Despite the challenging coursework, Cirincione’s most memorable moments concerned his relationships with other students. Whether it was the newest couple or his own breakup, Cirincione kept close note in his journal. “I was convinced that social life was my paramount concern as a student,” Cirincione says. “I kept a journal and at least 90% of what I wrote about was social life— who was dating whom and why [wasn’t] so and so returning the affections that I had?”
He also believes that the program goes a long way in defining social circles, estimating that only 10 percent of Magnet students’ experiences weren’t defined by being in the Magnet. “I think I had about a dozen Blair alumni at my wedding and eight of them were in the Magnet,” Cirincione says. 
While the Magnet throws its curveballs, Cirincione notes that the Magnet creates a strong bond between students. “The Magnet brings people together and they have a common experience, which is really important because you have this thing you’ve all been through,” he says.

WORK HARD, PLAY HARD
Kaluta likes that Magnet students have the powerful ability to multitask. “One of the fun things is being able to crack a joke and then get back to work. Because if somebody cracks a joke in a regular classroom, essentially, it gets really hard to get everybody back on task,” he says.
When asked about social events, Piper recalls the end of the year picnic, the Smith Center trip and the freshman field trip to Six Flags. All of these are no longer core Magnet experiences due to a variety of circumstances.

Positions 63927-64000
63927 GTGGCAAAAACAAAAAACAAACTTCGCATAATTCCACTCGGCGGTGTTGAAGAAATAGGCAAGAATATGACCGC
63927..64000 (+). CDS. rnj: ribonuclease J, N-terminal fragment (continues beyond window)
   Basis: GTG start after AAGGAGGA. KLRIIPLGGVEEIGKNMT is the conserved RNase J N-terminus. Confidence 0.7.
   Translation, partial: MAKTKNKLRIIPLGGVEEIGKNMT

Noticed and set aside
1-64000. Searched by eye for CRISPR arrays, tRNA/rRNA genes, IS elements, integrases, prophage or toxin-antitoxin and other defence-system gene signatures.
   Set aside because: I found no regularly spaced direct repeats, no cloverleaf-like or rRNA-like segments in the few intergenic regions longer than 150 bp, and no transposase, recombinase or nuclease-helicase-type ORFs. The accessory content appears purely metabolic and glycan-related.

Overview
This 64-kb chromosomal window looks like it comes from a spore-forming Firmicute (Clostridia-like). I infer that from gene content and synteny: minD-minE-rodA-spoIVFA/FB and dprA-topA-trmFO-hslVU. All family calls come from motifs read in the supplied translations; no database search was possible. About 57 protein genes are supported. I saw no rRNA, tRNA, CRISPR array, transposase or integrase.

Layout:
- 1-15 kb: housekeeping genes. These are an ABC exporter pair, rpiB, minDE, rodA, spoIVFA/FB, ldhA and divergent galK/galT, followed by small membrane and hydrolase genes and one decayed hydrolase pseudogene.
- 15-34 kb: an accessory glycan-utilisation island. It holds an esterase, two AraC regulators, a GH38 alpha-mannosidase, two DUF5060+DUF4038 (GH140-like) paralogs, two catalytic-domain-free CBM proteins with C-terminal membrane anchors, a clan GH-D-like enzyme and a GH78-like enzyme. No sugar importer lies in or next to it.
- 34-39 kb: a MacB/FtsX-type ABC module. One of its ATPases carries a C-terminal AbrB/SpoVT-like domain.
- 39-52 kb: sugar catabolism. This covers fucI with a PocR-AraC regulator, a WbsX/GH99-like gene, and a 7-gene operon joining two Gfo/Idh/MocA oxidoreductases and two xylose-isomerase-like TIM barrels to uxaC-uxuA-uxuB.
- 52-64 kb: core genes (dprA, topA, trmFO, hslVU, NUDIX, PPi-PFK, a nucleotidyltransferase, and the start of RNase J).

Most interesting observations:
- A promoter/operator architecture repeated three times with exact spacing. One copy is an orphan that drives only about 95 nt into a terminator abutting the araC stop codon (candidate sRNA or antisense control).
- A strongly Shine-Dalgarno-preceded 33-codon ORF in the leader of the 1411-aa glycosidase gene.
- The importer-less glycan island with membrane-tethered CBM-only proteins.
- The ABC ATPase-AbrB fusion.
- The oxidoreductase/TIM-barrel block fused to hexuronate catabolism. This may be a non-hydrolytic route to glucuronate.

The end of the year picnic always took place on the last day of finals, since students could leave after finals but Magnet students were always left waiting for buses. It was an annual fun-filled afternoon with a series of organized activities since the start of the Magnet. “But since there’s no final exams, there’s no time to have a picnic, because you can’t take kids out of school for something like that,” Piper says. 
The Smith Center was a trip similar to the sixth grade Outdoor Ed experience. It was an opportunity for freshmen to get to know peers and the Magnet teachers before school started. The goal of the confidence courses was to create new friendships. However, many students had already done the activities in sixth grade and revealed the secrets, taking the challenge factor out of the experience. Piper concluded that the trips eventually stopped because teachers found they were more detrimental than beneficial. If kids knew someone in their group, they were so excited they didn't take the time to get to know the rest of the people in the group. 
The ninth grade trip to Six Flags was a fun experience centered around the physics of roller coasters. However, physics is taught in the first semester and the field trip was best to do in spring. “It became kind of chaotic and we did not find that it was necessarily a good use of time at the end,” Piper says.
On the other hand, two activities that have become staples of the Magnet program over the years are Physics of Music and Magnet Arts Night. “Mr. Donaldson always did Physics of Music in his classes, and that became kind of an annual thing,” Piper recalls. The first MAN was held in the activity hall of a church, but has since been held at Blair. “It was definitely overcrowded. We had way too many people there,” Piper adds.